Audiovisual aids, demonstrations, and/or analogies should be used effectively, and can be very helpful in understanding abstract concepts, especially for students who are still operating at the concrete operational level. Besides, "variety is the spice of life," and a change in routine is always welcome.

Giving a quiz is usually done at the end of the recitation session. Some of the reasons are convenience, less distraction, and the opportunity to review material and answer questions prior to the quiz. Sometimes it may become essential to give the quiz at the start of recitation to improve attendance.

Be adaptable. Stay tuned to the needs of your students and monitor their progress during the course of the semester. A word of encouragement or concern can go a long way. Look for opportunities to interact with students who are shy or lack confidence. Most students need just a little reassurance to bring out the best in them.

The First Encounter - Tips on Getting Started

It is not unusual to experience some anxiety about the first meeting and feel a little nervous about stepping into the "unknown." Remember, the students are probably as tense as you, if not more. Try to be as relaxed as possible, and use the first meeting as a getting-to know-you session. Introduce yourself and provide information on the blackboard about your name, course section number, office location (if appropriate), office hours, and any other relevant information. To get information about your students, you could pass out 3 x 5 cards and request details that would enable you to help them in the best way possible. Some suggestions are name, social security number, student classification (freshman, sophomore), major, advisor's name, and a local address (optional) and telephone number (optional).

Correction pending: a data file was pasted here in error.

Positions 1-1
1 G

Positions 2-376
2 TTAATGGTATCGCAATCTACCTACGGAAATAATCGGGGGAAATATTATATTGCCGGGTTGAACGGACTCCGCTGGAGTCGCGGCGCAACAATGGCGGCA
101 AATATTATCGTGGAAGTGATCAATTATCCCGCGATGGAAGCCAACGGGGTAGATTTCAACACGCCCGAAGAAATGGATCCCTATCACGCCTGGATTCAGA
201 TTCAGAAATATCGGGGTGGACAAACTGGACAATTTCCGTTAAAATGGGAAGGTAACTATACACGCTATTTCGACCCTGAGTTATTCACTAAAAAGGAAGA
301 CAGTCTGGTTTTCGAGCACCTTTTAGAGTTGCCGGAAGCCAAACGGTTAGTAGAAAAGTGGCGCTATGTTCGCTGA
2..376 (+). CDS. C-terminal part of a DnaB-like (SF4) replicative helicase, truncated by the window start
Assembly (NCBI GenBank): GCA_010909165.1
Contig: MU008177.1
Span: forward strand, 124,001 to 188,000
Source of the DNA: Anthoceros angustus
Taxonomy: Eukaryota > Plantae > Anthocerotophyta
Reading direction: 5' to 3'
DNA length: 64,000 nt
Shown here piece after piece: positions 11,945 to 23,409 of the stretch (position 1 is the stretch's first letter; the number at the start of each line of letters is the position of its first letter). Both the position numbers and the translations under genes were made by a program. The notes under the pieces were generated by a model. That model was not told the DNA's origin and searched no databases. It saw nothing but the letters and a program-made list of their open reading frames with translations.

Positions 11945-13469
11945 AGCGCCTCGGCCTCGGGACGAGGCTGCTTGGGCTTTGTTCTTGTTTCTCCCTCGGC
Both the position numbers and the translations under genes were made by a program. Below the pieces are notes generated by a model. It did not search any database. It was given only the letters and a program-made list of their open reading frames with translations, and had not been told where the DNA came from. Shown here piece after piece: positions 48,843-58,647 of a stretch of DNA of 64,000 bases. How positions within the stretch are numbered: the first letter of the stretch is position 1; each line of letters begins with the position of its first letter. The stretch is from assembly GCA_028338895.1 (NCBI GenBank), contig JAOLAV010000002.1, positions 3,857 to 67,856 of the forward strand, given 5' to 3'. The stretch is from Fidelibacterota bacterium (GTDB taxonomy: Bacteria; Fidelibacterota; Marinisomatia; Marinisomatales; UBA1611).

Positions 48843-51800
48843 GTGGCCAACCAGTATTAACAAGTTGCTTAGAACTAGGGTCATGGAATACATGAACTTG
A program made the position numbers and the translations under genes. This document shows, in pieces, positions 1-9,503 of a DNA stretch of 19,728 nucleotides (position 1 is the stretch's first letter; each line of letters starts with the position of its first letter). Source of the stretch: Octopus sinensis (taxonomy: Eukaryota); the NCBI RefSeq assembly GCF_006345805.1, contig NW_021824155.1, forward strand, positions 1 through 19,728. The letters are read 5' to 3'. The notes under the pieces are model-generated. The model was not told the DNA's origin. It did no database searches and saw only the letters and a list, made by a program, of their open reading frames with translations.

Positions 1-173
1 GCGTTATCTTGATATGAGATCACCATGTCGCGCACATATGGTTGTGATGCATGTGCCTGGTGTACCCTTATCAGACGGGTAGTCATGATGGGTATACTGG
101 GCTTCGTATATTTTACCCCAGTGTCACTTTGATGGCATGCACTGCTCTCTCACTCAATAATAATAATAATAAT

This is also a good opportunity to tell the students how you plan to conduct the recitation, what your expectations are, your grading policies, and a breakdown of activities for the semester and the points associated with each activity. Discuss any departmental policies about attendance, absences, and missed quizzes or tests.